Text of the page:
- Taxes:These include taxes on real property, personal income, and sales transactions. Other taxes include real estate-transfer taxes and utility-user taxes. New taxes can go into a city’s general fund to be divided up by elected officials or can be earmarked specifically for EMS and fire services.”
In the Town of White Springs there are approximately 200 vacant unimproved lots. Current taxes are $10.00 or less for the absent landowners’. It is suggested that the town charge a flat $125.00 per lot, including vacant lots. Based upon 477 total lots in White Springs, $59,625.00 in additional revenue could be produced to fund the Fire Department in the General Fund. This charge may force absent landowners’ to sell their properties to someone who will improve the land and lots, thereby creating additional jobs.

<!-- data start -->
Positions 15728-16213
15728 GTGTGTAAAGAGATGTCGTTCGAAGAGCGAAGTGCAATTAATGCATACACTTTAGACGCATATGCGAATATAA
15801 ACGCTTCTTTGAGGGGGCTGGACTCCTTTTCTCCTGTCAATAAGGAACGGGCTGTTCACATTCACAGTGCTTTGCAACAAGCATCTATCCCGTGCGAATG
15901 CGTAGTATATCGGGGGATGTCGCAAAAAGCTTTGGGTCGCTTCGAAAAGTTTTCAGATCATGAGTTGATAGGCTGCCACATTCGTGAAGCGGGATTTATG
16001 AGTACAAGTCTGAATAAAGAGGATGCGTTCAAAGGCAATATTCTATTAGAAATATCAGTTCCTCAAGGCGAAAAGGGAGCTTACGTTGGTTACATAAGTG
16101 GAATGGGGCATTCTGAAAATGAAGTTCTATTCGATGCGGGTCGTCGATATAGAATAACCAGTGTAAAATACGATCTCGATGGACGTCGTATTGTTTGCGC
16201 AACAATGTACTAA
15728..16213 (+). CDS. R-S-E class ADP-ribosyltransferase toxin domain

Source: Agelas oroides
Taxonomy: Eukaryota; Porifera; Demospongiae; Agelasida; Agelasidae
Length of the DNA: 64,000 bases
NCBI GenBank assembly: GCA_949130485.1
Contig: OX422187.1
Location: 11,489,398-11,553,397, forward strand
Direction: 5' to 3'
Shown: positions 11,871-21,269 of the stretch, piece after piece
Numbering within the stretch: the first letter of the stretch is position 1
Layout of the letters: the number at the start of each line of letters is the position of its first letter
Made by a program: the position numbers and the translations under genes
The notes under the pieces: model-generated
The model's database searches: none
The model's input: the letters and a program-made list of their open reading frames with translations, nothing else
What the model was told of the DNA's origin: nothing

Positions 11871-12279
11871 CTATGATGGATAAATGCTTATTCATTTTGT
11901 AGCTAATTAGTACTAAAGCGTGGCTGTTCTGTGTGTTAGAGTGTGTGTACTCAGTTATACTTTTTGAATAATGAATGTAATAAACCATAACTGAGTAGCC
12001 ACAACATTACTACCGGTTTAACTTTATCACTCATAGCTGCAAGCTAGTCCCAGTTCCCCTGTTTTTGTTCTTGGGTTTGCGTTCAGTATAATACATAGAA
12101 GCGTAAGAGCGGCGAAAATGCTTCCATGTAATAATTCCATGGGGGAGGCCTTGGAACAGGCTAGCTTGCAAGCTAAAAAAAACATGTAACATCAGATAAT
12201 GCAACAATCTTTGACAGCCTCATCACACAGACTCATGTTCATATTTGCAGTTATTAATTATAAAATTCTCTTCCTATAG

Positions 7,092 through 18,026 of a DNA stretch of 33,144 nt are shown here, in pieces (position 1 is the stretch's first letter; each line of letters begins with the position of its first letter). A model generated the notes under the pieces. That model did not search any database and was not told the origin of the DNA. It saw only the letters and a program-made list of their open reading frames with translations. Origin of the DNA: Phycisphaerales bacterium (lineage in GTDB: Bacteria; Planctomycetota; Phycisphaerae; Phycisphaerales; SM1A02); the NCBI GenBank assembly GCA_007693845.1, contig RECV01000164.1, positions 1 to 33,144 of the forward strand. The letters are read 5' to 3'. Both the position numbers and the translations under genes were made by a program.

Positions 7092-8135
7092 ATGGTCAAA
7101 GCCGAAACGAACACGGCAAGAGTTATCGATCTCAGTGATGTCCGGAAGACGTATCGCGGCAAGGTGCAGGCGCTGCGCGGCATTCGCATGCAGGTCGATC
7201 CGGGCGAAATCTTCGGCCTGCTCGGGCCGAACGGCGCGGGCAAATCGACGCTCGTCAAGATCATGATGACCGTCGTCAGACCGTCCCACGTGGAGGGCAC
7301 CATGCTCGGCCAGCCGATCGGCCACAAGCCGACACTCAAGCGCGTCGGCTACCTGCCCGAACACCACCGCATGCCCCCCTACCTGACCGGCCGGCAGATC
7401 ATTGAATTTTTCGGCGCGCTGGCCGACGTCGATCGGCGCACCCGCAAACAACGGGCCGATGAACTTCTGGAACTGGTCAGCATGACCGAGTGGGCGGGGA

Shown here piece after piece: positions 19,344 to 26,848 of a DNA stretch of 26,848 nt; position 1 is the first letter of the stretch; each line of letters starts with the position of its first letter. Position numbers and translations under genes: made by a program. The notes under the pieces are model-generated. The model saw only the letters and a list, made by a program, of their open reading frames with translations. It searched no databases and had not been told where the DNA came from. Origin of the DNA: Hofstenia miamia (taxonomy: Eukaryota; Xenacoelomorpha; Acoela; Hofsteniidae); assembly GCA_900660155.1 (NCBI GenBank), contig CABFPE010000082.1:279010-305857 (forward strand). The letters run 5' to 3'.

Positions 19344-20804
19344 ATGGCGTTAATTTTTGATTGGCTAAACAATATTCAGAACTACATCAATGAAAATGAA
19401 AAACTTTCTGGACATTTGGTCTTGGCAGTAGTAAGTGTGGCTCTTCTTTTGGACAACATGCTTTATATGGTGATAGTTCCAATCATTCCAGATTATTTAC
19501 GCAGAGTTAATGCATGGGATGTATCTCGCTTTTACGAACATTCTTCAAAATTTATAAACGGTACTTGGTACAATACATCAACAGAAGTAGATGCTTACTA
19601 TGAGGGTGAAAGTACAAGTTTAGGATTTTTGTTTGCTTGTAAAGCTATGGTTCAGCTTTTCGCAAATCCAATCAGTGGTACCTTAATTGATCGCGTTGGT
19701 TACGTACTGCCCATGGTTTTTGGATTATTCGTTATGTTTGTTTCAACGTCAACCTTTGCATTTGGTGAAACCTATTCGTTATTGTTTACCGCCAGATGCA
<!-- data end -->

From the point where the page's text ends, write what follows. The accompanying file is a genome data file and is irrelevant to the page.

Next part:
A grant for a professional fire department has much more of a chance of creating additional jobs than the rehabilitation of existing sewer pipes in certain sections of town. I am not saying the rehabilitation of those pipes are not needed because it is necessary, but if the position of the HCDA is to create Jobs, the sewer pipe project will only create temporary jobs. Whereas the Professional Fire Department project could provide major services to the community and outlying areas of Southern Hamilton County as well as increasing revenues for the Town of White Springs. Currently our town receives $17,000 from Hamilton County for our services plus $150 for each out of town call.
- “Development Impact and User Fees: These fees are charged to ensure that those benefitting from an activity pay their fair share of the costs related to that activity.